TIP: The above ghost print shows the correct amount of paint was used because the majority of the paint stuck to the first sheet of paper, leaving only the paint blocked by the pine needles and leaves behind for the ghost print. If your students have messy prints and a lot of paint left on the plate after printing, have them cut the amount of paint by half the next time around.

If you aren’t adding any watercolor to your print you are done at this point! Cut the extra paper off to center the print in the paper, try to leave a border for display. Mount the prints and display them. OPTIONAL: Display the prints with the ghost prints.

Gelli print supplies to add watercolor.

STEP NINE: Add watercolor to the negative space of the print. For this assignment, I had my student print until they got three successful prints. They selected two to test out 12 watercolor techniques and selected one to leave as is.

I have a watercolor handout and an instruction sheet that I give to my students to reference as they work. Both of these are included in my gelli print lesson plan. This lesson is now serving as my introduction to watercolor before moving into a more in-depth watercolor assignment.

Gelli print with watercolor.

This example shows the wet watercolor painting to the left and the painting after it dried with ink added. The ink helped define the fern and add texture.

Gelli prints

Display the three gelli prints together. Cut the excess paper off, mount them, and enjoy!

How ghost prints and gelli prints can be collaged into a visual journal.

If you have sketchbooks or visual journals in your class, encourage your students to save mess up prints and ghost prints to collage with in their journals. I will blog about collaging my ghost prints in the near future!

Thanks for taking the time to check out my blog! Help me spread the word about art lessons, printmaking, gelli prints, and visual journaling by sharing with others.Interested in more visual journal stories, tips, and how tos? Check out my visual journal blog page here and my visual journal bundle on TPT here. Interested in other printmaking lessons? Check out a relief printmaking blog post here and my printmaking lessons here. Thanks for taking the time to check out my blog! Help spread the word and get involved with visual journaling by following, sharing, and commenting!

I’ve been sharing a lot of my day to day activities, student work, and art and yearbook lessons on my Instagram. Follow along here!

Visual Journal Page 37: Foggy Mornings

Looking at this visual journal page immediately takes me back to my commute to my first job.

My first art position was at a high school outside of Atlanta. I drove 40 minutes straight east everyday until I hit the small town where I worked. It was a very boring drive, straight highway lined with trees. But many mornings in the fall and spring brought beautiful fog that rolled through the trees, making me forget that I was speeding along a highway.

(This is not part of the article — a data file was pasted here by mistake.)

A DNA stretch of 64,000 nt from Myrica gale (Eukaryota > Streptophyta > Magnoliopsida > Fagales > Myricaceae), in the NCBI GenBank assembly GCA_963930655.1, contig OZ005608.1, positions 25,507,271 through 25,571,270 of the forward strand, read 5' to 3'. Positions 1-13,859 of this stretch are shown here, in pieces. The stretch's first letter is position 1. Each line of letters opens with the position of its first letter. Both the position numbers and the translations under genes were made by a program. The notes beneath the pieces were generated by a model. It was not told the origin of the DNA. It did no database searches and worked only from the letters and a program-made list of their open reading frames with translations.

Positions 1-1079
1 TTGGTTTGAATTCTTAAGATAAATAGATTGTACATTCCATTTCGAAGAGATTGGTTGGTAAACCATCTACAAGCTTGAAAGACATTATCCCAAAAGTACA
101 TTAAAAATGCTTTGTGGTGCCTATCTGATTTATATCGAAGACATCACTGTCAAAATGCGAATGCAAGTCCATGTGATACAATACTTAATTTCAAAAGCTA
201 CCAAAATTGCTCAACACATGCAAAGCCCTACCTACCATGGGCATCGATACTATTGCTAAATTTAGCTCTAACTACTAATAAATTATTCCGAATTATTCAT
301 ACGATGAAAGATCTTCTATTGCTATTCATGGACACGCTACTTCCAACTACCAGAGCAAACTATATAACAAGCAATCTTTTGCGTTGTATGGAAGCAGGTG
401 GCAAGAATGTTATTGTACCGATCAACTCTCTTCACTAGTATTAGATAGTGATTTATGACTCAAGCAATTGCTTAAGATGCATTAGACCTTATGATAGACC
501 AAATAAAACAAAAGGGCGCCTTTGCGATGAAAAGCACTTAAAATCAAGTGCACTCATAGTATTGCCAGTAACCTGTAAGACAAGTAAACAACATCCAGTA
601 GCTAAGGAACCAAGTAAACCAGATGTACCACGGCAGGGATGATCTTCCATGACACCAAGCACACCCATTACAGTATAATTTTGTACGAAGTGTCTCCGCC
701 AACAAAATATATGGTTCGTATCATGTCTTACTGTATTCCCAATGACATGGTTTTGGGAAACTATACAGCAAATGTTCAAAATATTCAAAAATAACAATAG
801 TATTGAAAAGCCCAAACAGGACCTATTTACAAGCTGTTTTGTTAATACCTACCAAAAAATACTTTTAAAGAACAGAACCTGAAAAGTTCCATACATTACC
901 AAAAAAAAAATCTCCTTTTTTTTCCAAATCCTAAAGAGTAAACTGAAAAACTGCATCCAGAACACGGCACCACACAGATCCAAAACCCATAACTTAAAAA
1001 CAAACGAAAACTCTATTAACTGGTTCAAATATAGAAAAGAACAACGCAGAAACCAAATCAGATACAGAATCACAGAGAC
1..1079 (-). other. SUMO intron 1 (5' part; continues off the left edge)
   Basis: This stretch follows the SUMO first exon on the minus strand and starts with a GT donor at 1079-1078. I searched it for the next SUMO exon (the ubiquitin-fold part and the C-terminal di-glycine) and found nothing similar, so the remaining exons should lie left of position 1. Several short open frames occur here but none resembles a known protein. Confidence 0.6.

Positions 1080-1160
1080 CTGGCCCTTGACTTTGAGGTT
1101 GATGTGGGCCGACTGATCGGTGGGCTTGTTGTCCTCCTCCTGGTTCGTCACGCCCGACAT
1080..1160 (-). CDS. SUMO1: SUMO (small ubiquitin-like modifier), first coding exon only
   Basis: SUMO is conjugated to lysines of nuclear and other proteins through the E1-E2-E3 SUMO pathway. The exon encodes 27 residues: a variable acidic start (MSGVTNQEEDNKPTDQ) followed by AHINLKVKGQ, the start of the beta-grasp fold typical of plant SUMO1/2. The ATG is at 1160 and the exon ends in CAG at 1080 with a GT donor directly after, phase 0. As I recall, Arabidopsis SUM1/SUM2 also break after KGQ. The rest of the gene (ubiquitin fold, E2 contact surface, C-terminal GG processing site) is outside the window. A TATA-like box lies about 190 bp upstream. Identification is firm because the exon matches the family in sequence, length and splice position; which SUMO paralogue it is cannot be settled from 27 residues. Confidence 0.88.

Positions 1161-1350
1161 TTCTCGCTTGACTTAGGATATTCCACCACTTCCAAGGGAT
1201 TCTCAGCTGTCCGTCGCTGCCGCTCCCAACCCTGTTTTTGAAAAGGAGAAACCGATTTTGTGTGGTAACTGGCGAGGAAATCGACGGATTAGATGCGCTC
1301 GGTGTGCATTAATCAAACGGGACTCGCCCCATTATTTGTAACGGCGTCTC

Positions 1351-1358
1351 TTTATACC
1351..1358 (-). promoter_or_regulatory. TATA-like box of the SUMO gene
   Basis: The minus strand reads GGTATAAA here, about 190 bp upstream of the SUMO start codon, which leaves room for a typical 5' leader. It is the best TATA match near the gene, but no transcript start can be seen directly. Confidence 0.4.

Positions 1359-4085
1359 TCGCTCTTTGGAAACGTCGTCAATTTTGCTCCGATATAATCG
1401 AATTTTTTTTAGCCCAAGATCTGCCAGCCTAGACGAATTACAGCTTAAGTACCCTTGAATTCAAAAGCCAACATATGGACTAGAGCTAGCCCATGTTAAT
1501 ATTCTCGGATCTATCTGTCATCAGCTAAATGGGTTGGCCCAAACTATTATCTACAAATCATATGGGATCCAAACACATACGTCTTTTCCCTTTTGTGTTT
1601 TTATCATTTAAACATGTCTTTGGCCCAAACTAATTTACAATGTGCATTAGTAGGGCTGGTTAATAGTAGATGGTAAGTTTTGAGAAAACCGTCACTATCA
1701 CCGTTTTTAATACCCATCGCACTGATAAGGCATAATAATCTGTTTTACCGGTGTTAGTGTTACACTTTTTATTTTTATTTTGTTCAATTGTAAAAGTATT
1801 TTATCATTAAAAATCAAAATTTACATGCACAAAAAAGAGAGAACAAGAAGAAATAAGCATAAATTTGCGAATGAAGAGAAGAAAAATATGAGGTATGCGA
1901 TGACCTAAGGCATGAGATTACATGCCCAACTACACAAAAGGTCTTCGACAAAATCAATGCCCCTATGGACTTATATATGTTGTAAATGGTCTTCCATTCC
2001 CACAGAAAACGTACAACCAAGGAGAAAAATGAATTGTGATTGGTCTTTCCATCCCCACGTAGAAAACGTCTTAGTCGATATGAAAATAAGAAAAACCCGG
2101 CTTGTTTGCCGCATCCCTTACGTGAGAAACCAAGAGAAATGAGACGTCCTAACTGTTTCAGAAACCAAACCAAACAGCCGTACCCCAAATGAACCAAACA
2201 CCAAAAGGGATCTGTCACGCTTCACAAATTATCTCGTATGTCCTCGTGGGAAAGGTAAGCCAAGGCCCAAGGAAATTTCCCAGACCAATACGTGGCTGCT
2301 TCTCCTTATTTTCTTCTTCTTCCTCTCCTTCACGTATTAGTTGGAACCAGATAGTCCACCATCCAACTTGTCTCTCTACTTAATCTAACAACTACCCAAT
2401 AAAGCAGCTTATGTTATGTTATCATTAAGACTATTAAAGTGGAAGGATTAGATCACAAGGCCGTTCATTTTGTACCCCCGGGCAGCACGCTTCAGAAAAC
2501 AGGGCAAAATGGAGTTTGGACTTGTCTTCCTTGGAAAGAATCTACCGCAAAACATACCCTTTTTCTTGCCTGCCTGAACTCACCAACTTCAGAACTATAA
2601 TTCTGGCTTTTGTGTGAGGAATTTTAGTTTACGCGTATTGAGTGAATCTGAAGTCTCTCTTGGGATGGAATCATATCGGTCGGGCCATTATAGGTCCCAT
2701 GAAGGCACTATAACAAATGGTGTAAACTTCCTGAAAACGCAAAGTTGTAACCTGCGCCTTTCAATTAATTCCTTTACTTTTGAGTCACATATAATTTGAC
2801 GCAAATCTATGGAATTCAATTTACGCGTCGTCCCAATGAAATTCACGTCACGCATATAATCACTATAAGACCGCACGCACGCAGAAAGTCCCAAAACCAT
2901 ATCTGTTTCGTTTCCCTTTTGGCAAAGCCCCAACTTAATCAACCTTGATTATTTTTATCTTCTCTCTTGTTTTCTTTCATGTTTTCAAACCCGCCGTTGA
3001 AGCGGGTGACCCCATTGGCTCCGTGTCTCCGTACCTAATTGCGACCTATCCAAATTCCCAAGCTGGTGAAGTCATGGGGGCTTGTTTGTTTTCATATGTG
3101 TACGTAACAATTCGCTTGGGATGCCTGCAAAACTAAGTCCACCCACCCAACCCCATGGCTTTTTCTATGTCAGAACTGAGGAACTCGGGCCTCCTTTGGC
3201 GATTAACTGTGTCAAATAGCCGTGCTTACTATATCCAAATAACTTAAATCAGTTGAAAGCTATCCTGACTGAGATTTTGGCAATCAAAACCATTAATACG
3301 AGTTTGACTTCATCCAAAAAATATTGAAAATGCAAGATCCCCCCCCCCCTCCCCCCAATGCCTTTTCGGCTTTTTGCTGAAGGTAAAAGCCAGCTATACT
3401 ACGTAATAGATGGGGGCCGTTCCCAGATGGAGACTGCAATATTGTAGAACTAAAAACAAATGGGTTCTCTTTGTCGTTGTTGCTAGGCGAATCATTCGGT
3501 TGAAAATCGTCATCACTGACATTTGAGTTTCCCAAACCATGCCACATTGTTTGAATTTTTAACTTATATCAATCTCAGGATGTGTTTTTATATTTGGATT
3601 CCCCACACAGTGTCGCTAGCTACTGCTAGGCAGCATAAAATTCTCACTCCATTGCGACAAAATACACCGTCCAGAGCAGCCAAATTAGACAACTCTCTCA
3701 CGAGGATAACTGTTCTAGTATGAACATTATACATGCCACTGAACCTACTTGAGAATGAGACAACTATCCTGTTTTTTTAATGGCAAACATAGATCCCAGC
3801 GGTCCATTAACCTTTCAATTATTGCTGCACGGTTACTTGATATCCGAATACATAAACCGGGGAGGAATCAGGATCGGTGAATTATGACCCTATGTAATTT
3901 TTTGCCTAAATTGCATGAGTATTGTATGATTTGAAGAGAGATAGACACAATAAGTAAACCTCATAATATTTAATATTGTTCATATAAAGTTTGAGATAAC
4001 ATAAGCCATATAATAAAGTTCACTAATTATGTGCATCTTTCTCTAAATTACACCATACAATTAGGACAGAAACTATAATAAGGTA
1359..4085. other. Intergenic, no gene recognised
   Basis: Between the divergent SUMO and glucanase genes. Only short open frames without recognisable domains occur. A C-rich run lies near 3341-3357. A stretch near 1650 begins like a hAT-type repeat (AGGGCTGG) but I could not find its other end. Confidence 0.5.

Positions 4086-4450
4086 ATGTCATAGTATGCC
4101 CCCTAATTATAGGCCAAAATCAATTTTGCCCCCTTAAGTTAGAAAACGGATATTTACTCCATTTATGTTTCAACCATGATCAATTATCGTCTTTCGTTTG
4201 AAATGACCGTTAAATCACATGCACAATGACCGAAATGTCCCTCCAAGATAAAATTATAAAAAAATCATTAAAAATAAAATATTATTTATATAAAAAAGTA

I loved seeing it, and it brought a odd combination of comfort and eeriness watching the white, translucent fog moving through the silhouetted trees. It brought be a sense of calm before I started my crazy, jam-packed day.

SUPPLIES:

  • Visual journal
  • Glue
  • Scissors
  • White paper
  • Book pages
  • Newspaper
  • Watercolor
  • Paint brush
  • India ink
  • Gesso
  • Water
  • Sharpie

HOW TO:

To create this visual journal page, I worked in sections. I first started in my book by gluing down ripped up strips of newspaper and book pages. I then painted the background using warm colors to mimic the look of a sunrise.

While waiting for the background to dry, I used India ink to paint treetop silhouettes on a separate sheet of white paper. I using heavier paper, because India ink can easily saturate printer paper and cause it to ripple and tear. I set that aside and waited for it to dry. TIP: Use a hair dryer to speed up the process!

Once the tree tops were dry, I used watered down gesso to loosely paint fog. I painted the gesso in spirals, circles, and waves to try to mimic the look.

Once the fog and trees dried, I cut them out using scissors. When collaging, I like the look of leaving an edge around objects I cut out. I think it emphasizes the fact that it’s a collage. Once the trees were cut out, I cut them down to fit in the book before gluing them in. TIP: Use a credit card to push pieces into the crease of the book.

When everything was finally put together I added the finishing touches using a thin Sharpie, text that said: “There is something eerie, yet comforting about a foggy morning.”

CHALLENGE:

Recreate a moment when you were in the car. It can be a commute, road trip, or similar! Have fun and good luck!

 

Interested in more visual journal stories, tips, and how tos? Check out my visual journal blog page here and my visual journal bundle on TPT here. Thanks for taking the time to check out my blog! Help spread the word and get involved with visual journaling by following, sharing, and commenting!